Author: embowen

Curry Kitchen… an autoethnographic update!

Emily Bowen


I have been on my curry making endeavour for about 3 weeks now, throughout this time I have made from scratch Butter Chicken, Sri Lankan Salmon Curry and a Moroccan Lamb Meatball Curry and all of them have been yum!

It has been great getting to cook a family meal from scratch every week but it has been eye opening (or closing considering the amount of onions used in these dishes). Because of the fact that I have only ever eaten Westernised curries before this experience, I was under the impression that each curry would come out a vibrant and smooth texture. Little did I know that most curry sauces we are served in restaurants or out of a jar have been pulsated in a blender to within an inch of their lives before meat is added and the dish is served. To keep up with our daily intake of…

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Curry Kitchen..BCM320 Digital Artefact.

Emily Bowen


When asked to begin thinking about my independent research project Digital Asia, my mind leapt (gracefully of course) to my favourite thing in the world…food. And while overall my experience with authentic, non-Australianised Asian food has been reasonably limited (2 weeks in Vietnam and 10 days in Sabah, Malaysia can only open the eye so much), one massive aspect of Asian cuisine I have never authentically explored myself is the art of making a curry from scratch! Sure I’ve had the odd Patak’s butter chicken and korma or a $10 Manjits takeaway box but my knowledge of curries extends this far.

In a bid to broaden both mine and my families horizons (taste wise) and work on my cooking skills (I need proof and documentation that I am in fact ‘wifey’ material), I decided that a digital artefact named aptly ‘Curry Kitchen’ would be the perfect way to do…

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Akira, epiphanies and subliminal messages….

Emily Bowen


(Akira 1988)

In this week’s seminar we looked further into the concept and practice of auto-ethnography (a way of research and writing which combines auto biography with ethnography). Essentially auto-ethnography is writing selectively about past epiphanies on events, customs, values and beliefs of other cultures to aid others understanding on said culture. One does so by becoming a participant observer within the culture by taking notes about the culture and notes on the writers own engagement with it.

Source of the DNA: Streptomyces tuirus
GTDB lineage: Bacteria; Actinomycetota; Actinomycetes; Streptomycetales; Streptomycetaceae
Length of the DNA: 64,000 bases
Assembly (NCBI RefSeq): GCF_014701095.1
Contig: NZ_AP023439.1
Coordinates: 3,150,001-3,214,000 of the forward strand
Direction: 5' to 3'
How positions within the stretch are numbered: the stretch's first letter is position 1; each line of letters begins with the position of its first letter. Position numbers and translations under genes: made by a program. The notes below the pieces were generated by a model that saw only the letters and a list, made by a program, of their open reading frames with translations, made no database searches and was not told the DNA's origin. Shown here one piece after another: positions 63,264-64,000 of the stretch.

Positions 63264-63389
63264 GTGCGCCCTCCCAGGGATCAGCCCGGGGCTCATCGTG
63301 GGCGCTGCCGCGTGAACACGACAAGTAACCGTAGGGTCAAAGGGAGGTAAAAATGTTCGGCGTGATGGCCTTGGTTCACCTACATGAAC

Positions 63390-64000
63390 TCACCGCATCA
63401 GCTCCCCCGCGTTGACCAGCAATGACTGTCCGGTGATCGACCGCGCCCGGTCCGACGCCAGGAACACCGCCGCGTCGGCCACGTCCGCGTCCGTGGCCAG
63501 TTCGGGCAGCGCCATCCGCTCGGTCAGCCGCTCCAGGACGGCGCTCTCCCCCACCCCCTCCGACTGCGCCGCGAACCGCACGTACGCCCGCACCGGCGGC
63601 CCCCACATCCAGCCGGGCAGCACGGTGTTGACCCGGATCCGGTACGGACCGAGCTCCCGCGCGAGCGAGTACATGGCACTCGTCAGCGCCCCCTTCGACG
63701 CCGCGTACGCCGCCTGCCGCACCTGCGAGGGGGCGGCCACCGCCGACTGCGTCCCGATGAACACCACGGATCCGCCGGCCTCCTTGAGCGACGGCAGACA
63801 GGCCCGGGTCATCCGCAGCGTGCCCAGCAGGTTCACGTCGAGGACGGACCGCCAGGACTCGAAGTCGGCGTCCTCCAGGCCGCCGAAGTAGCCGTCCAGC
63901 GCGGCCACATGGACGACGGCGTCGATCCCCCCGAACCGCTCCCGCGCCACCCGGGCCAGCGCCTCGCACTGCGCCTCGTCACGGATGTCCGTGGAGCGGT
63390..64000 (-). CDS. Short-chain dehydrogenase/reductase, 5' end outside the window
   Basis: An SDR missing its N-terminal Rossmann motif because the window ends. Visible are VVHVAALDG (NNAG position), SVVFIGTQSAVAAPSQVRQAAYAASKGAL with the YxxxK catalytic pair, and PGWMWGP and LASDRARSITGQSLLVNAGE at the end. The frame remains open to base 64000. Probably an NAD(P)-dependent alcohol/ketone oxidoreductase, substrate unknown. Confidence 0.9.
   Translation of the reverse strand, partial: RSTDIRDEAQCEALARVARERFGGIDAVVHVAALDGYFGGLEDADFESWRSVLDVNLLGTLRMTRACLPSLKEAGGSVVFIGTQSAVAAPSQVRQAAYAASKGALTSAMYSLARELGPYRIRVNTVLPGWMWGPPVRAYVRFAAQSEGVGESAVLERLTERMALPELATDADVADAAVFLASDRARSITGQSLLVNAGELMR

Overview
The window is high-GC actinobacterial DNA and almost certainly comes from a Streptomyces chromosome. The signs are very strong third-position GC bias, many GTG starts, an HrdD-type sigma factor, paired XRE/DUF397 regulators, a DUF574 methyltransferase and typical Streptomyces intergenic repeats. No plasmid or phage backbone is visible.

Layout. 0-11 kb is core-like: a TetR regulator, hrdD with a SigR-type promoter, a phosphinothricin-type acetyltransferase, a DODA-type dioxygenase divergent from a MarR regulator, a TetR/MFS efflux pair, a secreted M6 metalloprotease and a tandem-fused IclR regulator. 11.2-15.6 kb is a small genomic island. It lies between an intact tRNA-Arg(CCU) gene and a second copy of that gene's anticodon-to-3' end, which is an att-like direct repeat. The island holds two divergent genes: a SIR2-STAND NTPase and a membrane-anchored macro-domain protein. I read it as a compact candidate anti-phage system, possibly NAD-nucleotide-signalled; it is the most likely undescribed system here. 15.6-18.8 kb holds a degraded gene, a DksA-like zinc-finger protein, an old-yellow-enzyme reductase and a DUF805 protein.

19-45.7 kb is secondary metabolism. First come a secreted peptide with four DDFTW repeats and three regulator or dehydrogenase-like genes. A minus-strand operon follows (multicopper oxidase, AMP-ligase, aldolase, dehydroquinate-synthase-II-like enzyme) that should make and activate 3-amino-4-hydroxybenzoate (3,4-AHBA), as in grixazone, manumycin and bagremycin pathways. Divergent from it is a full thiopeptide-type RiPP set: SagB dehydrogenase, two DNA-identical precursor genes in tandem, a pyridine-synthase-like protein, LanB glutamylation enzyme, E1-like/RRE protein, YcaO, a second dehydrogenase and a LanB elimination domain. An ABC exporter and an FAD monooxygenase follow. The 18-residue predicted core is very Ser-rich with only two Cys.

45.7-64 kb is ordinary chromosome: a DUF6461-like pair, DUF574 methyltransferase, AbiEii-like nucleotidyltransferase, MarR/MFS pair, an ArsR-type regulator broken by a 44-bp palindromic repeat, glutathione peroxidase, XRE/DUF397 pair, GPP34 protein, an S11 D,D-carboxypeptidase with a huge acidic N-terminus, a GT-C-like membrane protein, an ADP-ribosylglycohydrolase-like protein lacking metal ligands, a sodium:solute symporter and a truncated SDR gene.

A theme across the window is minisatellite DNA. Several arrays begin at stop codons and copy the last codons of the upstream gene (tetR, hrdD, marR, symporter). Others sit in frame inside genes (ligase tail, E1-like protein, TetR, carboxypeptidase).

As someone who has very little experience with the world of anime ( I have only seen cult classics Spirited Away and Howl’s Moving Castle in year 8 Japanese) I was very excited to once again broaden my horizons in BCM320 with what is arguably one of the OG anime films of the late 80’s.

When viewing Japanese film Akira (1988) as a participant (live tweeting) and an outside observer (being an…

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Gojira, live tweeting and autoethnography…BCM320 Week 1.

Emily Bowen

220px-Gojira_1954_Japanese_poster(Gojira 1954)

Our first Digital Asia seminar of the semester introduced me to the concept of auto -ethnography (an approach to research and writing which draws on personal experience to understand cultural experience), it also was my first experience live tweeting which made me realise not only my tendency to use humour in light of uncomfortable and serious situations but also that the Japanese film makers of the 1950’s were masters of symbolism in their emphasis on the impact of atomic and nuclear weapons.

As a Caucasian Australian I have been brought in a household which is not religious by any stretch of the imagination and have only practiced ‘traditions’ within my family and friend groups. My parents are both very open minded people so I never grew up around racism or any other kinds of discrimination and have made the most of growing up in a multicultural country like…

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